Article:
Most boxers use running to improve cardiovascular endurance. In boxing, he refers to this as “track work”. Former heavyweight champion “Smokin” Joe Frazier says that track work is the most important training that boxers do, the foundation that helps them maintain 12 rounds of action. Most boxers run early in the morning, leaving afternoon and evening available for training sessions in the gym.
Professional boxing coach Miyagi “Mack” Kurihara advises his fighters to run 3 to 5 times a week. He says that a disciplined routine equals better results in the gym. The amount of time you spend running depends on your goals. For example, about 2 months before a fight, increase the distance. Some fighters add one or two miles each day for their pre-fight training.
To improve endurance, you need to start a prolonged cardiovascular activity. A fight is not a short race; It’s more like a short marathon. Trots to increase your heart rate for an extended period of time. Concentrate on the distance of your run and not on the speed, says Frazier. It incorporates around 2 or 3 days of extensive runs in your routine.
This way running involves high intensity bursts of running at high speed, followed by a short trotting period. Running at high speed stimulates the time of the assault in which the boxer launches a series of rapid blows. The natural rhythm of most fighters includes explosive action, followed by periods of inactivity. According to Ringside boxing coach John Brown, an effective high-speed racing program should incorporate jogging, followed by one or two minutes of high-speed intervals. Many boxers incorporate speed runs at least twice a week.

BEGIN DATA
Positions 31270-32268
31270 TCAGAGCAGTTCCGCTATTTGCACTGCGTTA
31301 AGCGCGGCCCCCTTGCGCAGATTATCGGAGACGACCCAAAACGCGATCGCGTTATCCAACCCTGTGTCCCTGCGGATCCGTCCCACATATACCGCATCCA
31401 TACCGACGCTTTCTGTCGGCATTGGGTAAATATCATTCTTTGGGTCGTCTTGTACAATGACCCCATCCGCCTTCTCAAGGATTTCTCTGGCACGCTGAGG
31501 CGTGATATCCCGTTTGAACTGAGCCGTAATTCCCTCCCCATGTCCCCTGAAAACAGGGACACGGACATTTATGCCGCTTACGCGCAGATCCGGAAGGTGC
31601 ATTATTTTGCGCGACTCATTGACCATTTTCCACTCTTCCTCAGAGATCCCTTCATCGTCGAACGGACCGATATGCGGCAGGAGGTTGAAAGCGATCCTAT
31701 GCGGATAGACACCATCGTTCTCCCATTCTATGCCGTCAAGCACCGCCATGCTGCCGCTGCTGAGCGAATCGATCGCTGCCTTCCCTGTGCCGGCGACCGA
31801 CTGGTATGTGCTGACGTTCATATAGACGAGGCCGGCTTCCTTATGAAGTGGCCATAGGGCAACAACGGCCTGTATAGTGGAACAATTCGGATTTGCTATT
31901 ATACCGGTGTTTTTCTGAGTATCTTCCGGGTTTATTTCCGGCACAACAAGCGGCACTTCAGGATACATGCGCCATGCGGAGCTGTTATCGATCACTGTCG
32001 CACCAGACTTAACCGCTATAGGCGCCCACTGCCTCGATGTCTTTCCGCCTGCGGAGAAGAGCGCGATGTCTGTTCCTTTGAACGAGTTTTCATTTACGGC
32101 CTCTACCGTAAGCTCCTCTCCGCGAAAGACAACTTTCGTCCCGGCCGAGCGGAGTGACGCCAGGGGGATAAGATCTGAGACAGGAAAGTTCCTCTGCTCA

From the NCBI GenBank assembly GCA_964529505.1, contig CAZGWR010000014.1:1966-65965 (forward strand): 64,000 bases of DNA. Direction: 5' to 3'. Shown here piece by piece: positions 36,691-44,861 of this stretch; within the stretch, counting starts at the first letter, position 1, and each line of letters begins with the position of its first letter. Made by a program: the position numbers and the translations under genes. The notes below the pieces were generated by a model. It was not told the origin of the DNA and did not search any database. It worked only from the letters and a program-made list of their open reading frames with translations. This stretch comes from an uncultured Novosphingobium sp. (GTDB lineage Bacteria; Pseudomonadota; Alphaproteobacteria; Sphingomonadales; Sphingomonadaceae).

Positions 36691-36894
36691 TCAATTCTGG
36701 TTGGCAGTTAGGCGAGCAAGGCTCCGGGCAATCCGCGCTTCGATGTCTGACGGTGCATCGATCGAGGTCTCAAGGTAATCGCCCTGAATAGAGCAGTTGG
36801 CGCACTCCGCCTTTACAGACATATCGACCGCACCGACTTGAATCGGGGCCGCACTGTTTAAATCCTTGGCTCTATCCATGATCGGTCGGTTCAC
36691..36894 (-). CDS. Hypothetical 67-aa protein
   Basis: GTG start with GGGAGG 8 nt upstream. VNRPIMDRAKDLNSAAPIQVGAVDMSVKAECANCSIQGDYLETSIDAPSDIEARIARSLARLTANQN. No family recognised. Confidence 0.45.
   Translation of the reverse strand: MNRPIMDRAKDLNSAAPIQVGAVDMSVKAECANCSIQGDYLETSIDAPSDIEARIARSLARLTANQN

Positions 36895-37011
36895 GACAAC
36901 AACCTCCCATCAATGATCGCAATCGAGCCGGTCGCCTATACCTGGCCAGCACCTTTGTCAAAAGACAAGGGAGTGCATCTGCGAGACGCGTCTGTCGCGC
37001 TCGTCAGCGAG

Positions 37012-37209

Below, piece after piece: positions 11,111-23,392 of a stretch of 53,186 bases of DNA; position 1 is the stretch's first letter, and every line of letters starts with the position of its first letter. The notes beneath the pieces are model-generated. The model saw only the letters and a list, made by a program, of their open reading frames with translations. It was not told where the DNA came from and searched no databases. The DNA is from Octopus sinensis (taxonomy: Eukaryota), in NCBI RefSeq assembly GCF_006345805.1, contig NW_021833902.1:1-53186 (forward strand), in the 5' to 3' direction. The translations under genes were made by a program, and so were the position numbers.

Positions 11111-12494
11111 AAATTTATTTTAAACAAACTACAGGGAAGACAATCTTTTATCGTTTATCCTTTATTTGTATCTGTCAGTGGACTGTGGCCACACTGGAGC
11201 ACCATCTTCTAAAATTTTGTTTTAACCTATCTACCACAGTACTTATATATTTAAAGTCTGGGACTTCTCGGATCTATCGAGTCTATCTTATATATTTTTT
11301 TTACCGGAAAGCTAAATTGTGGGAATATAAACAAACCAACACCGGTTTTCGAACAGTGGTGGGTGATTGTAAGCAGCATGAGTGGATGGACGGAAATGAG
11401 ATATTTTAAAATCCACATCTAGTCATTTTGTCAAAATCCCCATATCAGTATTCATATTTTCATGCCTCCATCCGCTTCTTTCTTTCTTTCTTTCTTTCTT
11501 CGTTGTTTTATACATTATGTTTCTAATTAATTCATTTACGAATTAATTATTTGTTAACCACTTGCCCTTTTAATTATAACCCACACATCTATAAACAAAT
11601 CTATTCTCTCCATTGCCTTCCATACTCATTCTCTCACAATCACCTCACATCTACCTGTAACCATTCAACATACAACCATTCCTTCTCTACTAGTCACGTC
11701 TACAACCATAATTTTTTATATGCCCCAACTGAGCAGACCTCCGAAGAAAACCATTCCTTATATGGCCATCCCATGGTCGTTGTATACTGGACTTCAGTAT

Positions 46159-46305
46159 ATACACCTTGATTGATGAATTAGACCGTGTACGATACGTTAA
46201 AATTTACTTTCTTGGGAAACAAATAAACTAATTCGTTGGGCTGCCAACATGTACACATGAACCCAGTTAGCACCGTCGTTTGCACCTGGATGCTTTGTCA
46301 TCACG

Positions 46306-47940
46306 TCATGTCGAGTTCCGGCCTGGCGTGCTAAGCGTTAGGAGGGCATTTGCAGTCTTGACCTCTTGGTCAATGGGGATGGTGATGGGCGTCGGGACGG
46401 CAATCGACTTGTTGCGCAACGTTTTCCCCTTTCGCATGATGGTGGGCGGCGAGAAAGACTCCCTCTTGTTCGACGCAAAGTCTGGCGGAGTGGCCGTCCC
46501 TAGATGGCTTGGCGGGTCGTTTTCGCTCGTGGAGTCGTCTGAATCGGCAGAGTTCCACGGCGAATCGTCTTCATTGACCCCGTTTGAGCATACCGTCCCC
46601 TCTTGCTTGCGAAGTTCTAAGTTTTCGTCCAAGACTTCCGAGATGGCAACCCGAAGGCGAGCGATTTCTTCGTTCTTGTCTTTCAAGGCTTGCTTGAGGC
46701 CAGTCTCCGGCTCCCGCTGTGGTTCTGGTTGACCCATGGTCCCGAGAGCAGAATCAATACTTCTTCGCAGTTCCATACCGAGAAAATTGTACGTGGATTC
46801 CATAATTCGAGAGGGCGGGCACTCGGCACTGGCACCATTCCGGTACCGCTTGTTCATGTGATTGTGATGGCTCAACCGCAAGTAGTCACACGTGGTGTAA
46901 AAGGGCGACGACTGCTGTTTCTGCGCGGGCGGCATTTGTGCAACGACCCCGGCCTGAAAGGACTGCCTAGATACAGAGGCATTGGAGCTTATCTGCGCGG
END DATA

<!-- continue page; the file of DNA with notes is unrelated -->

The boxing training manual of the US Military Academy at West Point says that if only one exercise was allowed in the boxer’s program, running should be the undisputed choice. Running increases lung capacity, leg strength and endurance, three important ingredients that help you to be fit to fight. There is no substitute for running frequently, says Kurihara. Even the best fighters can be overcome if they run out of energy during the fight.
To avoid injury, warm up before running and return to calm after training. According to MayoClinic, warming up will prepare your body for exercise and return to calmness can decrease muscle pain later. To warm up, stretch and walk or jog for about 10 minutes. To return to calm, walk or jog for 5 or 10 minutes after running.
Although boxers typically run 3 to 5 times a week, if you are new to running, start slowly. Starting a running program too quickly can cause injuries. Invest in some high quality running shoes, which will be worth the investment and will help keep you comfortable and without injuries.